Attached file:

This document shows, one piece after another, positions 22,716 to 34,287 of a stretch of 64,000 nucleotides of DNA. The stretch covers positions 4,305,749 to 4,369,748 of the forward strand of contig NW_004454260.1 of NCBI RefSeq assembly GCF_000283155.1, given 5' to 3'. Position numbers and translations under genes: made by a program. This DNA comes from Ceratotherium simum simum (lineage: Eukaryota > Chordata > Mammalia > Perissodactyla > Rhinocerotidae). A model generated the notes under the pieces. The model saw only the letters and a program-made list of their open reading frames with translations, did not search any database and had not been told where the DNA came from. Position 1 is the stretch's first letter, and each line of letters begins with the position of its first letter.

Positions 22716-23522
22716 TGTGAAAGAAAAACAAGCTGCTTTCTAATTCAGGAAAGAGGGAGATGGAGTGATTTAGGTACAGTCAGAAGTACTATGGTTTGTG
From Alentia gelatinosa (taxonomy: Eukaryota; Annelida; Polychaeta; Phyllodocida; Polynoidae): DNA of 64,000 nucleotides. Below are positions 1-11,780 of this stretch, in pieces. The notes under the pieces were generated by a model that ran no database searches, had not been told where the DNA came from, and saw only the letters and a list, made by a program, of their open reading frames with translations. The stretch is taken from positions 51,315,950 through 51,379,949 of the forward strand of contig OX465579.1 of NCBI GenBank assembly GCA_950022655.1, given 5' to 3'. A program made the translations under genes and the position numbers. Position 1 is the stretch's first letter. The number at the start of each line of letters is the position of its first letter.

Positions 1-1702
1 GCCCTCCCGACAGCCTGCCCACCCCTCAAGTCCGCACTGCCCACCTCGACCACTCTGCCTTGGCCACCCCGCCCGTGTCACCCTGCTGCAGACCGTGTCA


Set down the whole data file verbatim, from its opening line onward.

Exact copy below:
This document shows, one piece after another, positions 22,716 to 34,287 of a stretch of 64,000 nucleotides of DNA. The stretch covers positions 4,305,749 to 4,369,748 of the forward strand of contig NW_004454260.1 of NCBI RefSeq assembly GCF_000283155.1, given 5' to 3'. Position numbers and translations under genes: made by a program. This DNA comes from Ceratotherium simum simum (lineage: Eukaryota > Chordata > Mammalia > Perissodactyla > Rhinocerotidae). A model generated the notes under the pieces. The model saw only the letters and a program-made list of their open reading frames with translations, did not search any database and had not been told where the DNA came from. Position 1 is the stretch's first letter, and each line of letters begins with the position of its first letter.

Positions 22716-23522
22716 TGTGAAAGAAAAACAAGCTGCTTTCTAATTCAGGAAAGAGGGAGATGGAGTGATTTAGGTACAGTCAGAAGTACTATGGTTTGTG
From Alentia gelatinosa (taxonomy: Eukaryota; Annelida; Polychaeta; Phyllodocida; Polynoidae): DNA of 64,000 nucleotides. Below are positions 1-11,780 of this stretch, in pieces. The notes under the pieces were generated by a model that ran no database searches, had not been told where the DNA came from, and saw only the letters and a list, made by a program, of their open reading frames with translations. The stretch is taken from positions 51,315,950 through 51,379,949 of the forward strand of contig OX465579.1 of NCBI GenBank assembly GCA_950022655.1, given 5' to 3'. A program made the translations under genes and the position numbers. Position 1 is the stretch's first letter. The number at the start of each line of letters is the position of its first letter.

Positions 1-1702
1 GCCCTCCCGACAGCCTGCCCACCCCTCAAGTCCGCACTGCCCACCTCGACCACTCTGCCTTGGCCACCCCGCCCGTGTCACCCTGCTGCAGACCGTGTCA